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No right to learn – By Tahera Hasan

Courtesy: Dawn News
By Tahera Hasan
The writer is a lawyer and founder-director of Imkaan Welfare Organisation.

THERE are certain responsibilities a state has towards its children. The most fundamental of them is providing access to education, alongside the other basic rights of nationality, housing, recreation, freedom, protection and belonging.

Inability to access education is one of the major challenges faced by people in Pakistan. The non-existence of quality public institutions leads to few opportunities and possibilities. In marginalised communities, there are home-grown schools that parents send their children to as a last resort. However, these schools are unable to retain their students due to lack of quality engagement and nurturing and the inflicting of corporal punishment. This combination results in children dropping out of school or playing truant.

Education in Pakistan is a luxury that most cannot afford. Without educating children, there is no hope for empowerment and progress. In this landscape, we have a large population of children who are stateless: ie, they are without any identity or citizenship documents in their country of residence, which makes them virtually non-existent.

The requirement for school admissions and subsequently taking high school exams is a Child Registration Certificate. There are countless families in Pakistan that, because of the lack of documentation, are unable to acquire a CRC. Struggles of this nature exist not only in communities that are stateless, but also among those who have a generational lack of documentation.

Lack of documents is depriving children of education.

The kind of challenges faced by children and young people due to this requirement are unimaginable. There have been cases of children who have been removed from school in secondary grades or whose studies have been aborted midway. In most cases, there has been no access to schooling as schools refuse to enrol a child because of lack of documentation. There are students who have managed to complete their college degrees but are then unable to get their certificates, rendering their education useless.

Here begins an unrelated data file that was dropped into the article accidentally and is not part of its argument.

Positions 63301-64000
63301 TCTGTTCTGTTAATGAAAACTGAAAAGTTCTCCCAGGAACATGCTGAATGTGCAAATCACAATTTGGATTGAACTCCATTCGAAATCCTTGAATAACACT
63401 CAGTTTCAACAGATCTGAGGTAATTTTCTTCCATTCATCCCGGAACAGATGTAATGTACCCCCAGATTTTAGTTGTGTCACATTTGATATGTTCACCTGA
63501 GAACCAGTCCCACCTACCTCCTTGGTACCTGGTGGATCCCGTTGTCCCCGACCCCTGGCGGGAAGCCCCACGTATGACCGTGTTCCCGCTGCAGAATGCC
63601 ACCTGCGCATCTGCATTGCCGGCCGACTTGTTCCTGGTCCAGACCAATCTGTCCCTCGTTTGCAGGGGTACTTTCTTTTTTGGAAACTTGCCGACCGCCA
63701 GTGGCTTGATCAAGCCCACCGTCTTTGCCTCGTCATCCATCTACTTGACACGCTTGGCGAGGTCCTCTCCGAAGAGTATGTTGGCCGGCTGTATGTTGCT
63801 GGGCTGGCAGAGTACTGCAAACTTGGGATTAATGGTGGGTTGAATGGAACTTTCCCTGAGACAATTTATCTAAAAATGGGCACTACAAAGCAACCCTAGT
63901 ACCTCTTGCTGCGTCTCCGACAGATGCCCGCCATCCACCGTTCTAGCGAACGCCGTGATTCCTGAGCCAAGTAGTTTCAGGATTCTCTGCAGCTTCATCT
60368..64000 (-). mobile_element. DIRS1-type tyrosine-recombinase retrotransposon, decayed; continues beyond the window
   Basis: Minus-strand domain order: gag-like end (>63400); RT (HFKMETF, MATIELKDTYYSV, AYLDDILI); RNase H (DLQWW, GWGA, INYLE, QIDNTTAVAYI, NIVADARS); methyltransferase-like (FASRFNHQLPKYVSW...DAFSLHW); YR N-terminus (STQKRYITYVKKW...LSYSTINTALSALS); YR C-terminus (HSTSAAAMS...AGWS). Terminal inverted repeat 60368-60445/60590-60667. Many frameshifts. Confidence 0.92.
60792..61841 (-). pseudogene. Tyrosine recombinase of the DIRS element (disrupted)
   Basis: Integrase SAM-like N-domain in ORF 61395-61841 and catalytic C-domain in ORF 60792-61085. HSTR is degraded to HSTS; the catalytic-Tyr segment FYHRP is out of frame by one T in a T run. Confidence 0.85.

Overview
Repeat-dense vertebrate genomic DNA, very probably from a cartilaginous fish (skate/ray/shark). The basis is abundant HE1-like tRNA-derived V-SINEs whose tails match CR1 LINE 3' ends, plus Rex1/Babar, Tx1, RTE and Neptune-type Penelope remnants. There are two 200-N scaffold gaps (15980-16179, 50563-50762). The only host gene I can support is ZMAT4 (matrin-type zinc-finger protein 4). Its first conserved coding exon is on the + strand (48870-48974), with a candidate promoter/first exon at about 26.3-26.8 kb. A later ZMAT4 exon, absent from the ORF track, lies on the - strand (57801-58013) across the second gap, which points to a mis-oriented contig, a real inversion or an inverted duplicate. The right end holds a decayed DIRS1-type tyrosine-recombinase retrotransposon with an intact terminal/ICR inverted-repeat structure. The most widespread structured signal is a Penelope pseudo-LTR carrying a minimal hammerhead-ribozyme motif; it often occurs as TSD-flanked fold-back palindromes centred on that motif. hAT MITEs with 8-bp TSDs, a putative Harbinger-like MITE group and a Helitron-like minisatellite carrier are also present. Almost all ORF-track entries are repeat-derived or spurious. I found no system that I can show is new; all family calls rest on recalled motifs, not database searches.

These are violations of the fundamental rights of the child guaranteed by the Constitution of Pakistan, the Convention on the Rights of the Child and the Universal Declaration of Human Rights that have been ratified by Pakistan. Pakistan has therefore accepted its legal obligations and is bound to make the changes required to ensure implementation.

The Constitution of Pakistan in Article 25A clearly lays down that “The state shall provide free and compulsory education to all children of the age of five to 16 years in such manner as may be determined by law”. Similarly, Article 28 of the Convention on the Rights of Child asserts that primary education must be compulsory and free for all and stresses the development of secondary education, and accessibility to vocational education.

In addition, the Universal Declaration of Human Rights recognises education as a fundamental right and, as such, one of the most important rights for survival. It is very clear that the right to education is a fundamental right and cannot and should not in any way be curtailed through policy and process. It is imperative that as a state that is vested in its children, and for progress and the future of our country, we ensure that every child can access his or her right to education.

Removal of children from school, or children not being allowed to be educated, is violative of the Constitution and the principles of child welfare. Vocational training centres in most cases require a Matriculation certificate for enrolment, which automatically restricts it to those that have access to education, while depriving those who need it most.

At a mental health clinic that Imkaan Welfare Organisa­tion runs at Machhar Colony, one of the largest informal settlements in Karachi and home to a primarily stateless population, engagement and studies show that in 80 per cent of cases of depression the lack of access to education is cited as the main cause. The inability to progress, together with hopelessness, impacts the youth and increases gravitation towards drug addiction and anti-social activities.

Not implementing Article 25A is anti-poor and ensures that a marginalised and deprived section of society has no chance of progress. There is an urgent need to make sure that all children have the right to access education by removing the requirement of CRC for school admissions and high school examinations. School registrations can be done, alternatively, on the basis of a birth certificate or any other proof of birth. This will ensure equal access to education for all. By implementing this change, we will be able to give children one of the very basic rights granted to them and protected in our Constitution and a chance for a better future and society.

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